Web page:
Completes Testing with DOE on Sungate® EP Glass
June 3, 2009
Pittsburgh Glass Works LLC (PGW) has announced that it has completed
testing with the U.S. Department of Energy's National Renewable
Energy Laboratory (NREL) that shows that its Sungate EP auto glass
improves fuel efficiency and cabin comfort in plug-in hybrid electric
According to a statement from PGW, the testing was conducted on
PHEVs while utilizing the vehicles' air conditioning; the groups
found that the PHEV was cooler and used less fuel in a test that
simulated the Sungate EP glazing in the windshield and backlites
than in a vehicle with standard glazing. The test utilized the Urban
Dynamometer Driving Schedule (UDDS), also known as the "city
test," as specified by the Environmental Protection Agency
for city driving.
"Over repeated UDDS cycles, the Sungate EP glazing reduced
the air conditioning power and resulted in an increase in fuel economy,"
says John Rugh, senior mechanical engineer for NREL. "The adjusted,
utility factor-weighted fuel economy increased from 36.8 to 42.9
mpg for the Sungate EP thermal load case, while the adjusted, UF-weighted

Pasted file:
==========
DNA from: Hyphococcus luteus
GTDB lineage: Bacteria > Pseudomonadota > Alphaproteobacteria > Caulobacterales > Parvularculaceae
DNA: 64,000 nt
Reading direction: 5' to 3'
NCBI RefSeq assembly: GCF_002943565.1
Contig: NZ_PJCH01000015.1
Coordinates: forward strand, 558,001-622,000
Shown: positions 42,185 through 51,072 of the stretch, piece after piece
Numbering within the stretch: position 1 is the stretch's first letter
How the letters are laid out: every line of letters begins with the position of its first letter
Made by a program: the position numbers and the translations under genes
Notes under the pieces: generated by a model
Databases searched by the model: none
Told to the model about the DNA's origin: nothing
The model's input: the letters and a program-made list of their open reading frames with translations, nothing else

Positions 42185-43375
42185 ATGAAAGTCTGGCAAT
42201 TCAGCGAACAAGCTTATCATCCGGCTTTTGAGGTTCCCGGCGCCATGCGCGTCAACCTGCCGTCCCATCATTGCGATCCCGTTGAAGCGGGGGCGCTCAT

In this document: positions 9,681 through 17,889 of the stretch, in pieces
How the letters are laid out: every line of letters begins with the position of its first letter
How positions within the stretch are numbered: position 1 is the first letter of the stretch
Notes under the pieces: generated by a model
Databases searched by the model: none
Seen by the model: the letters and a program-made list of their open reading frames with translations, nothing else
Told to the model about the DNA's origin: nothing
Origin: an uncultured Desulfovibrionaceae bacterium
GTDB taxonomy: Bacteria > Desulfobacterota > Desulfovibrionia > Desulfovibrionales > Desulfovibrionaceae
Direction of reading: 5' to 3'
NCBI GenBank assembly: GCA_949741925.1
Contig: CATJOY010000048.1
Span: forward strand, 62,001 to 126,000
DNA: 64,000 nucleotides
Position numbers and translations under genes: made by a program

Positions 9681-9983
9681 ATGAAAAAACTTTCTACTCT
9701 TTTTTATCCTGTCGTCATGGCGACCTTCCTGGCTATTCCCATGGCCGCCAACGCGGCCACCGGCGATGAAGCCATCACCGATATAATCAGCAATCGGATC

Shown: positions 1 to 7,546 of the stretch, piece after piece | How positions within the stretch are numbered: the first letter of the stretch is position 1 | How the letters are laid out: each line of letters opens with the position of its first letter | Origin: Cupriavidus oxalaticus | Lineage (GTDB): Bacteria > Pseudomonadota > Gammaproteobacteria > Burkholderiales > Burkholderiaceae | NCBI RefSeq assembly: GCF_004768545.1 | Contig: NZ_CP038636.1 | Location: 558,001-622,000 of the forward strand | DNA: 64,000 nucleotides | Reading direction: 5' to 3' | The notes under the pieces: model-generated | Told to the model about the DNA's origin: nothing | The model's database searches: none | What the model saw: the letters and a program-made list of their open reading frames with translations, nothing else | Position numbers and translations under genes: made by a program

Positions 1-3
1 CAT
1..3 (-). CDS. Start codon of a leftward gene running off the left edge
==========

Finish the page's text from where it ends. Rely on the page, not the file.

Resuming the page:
electrical energy consumption was roughly equivalent."
The adjustment and utility factor take into account real world
factors such as aggressive driving and miles driven between charging.
Mukesh Rustagi, PGW's director of strategic product management,
says that the Sungate EP infrared reflective glazing has been designed
to reject almost 97 percent of the sun's infrared energy. The lower
heat load due to the Sungate EP glazing in the test vehicle resulted
in a 15 degree F reduction in cabin air temperature at the end of
the heat soak period. After running the vehicle for approximately
1.5 hours, with the air conditioner set on maximum, the cabin air
temperature for the Sungate EP case was still 4.5 degrees cooler
than base glass.
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